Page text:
The Apple Macintosh, Linux and Microsoft Windows kernels and corresponding operating system structures are now analyzed from the standpoint of Directory Support, Public Key Infrastructure (PKI), cryptography functions including integration with hardware, Kerberos support, IPSec and SSL tunneling over Virtual Private Network (VPN) are all considered.

Apple OS X Kernel Analysis

Cognizant that security of the Apple OS X operating system would be more reliant on the level of cross-platform integration it could achieve relative to Apple's traditional focus on graphics and image processing (Stern, et.al.) this latest edition of an Apple kernel structure is shown in Figure 2.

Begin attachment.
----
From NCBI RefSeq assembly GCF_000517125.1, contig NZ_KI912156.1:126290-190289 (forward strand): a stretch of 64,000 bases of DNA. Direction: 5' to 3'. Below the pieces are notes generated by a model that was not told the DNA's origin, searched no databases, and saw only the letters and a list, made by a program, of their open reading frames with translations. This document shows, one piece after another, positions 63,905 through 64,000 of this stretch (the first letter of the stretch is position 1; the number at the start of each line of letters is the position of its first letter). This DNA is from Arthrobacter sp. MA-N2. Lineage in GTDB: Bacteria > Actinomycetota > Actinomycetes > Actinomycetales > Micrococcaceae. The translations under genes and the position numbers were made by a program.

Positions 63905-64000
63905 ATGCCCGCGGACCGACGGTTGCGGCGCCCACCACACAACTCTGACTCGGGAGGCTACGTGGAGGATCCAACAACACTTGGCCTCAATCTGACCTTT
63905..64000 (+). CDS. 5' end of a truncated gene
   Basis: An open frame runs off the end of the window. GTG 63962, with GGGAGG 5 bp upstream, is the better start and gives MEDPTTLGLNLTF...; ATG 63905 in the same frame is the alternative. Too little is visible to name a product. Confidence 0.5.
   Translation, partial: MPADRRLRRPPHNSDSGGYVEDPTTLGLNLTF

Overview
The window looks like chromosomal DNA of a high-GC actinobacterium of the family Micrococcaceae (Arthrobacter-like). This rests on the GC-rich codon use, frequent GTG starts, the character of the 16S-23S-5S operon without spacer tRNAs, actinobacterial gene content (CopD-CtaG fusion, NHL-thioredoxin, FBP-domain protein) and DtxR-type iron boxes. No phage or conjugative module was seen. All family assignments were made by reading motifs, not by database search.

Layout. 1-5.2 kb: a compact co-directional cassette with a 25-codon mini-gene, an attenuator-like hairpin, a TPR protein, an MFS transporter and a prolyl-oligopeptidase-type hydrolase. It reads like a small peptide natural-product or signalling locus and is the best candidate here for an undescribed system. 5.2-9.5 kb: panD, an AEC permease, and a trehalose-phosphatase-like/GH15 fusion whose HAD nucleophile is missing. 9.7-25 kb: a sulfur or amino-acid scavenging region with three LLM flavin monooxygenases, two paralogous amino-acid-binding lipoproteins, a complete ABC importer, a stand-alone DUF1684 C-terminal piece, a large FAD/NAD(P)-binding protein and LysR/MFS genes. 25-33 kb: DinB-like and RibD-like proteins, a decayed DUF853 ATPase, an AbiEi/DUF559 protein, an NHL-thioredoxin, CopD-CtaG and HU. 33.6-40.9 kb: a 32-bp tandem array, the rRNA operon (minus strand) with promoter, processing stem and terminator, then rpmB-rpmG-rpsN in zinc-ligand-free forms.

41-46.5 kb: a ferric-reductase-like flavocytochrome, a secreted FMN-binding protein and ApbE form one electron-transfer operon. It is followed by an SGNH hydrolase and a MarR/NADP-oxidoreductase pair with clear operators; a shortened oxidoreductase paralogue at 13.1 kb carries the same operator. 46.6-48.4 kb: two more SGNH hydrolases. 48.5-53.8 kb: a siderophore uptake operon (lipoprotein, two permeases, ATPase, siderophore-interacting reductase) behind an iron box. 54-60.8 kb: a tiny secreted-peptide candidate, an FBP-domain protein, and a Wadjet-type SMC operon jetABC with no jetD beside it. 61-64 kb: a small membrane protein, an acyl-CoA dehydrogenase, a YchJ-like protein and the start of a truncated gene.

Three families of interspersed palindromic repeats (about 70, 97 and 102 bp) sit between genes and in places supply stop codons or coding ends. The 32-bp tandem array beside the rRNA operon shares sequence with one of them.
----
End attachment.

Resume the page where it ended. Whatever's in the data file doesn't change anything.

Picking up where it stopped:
Figure 2: The Apple Mac OS X Kernel Structure

Source: (Stern, et.al.)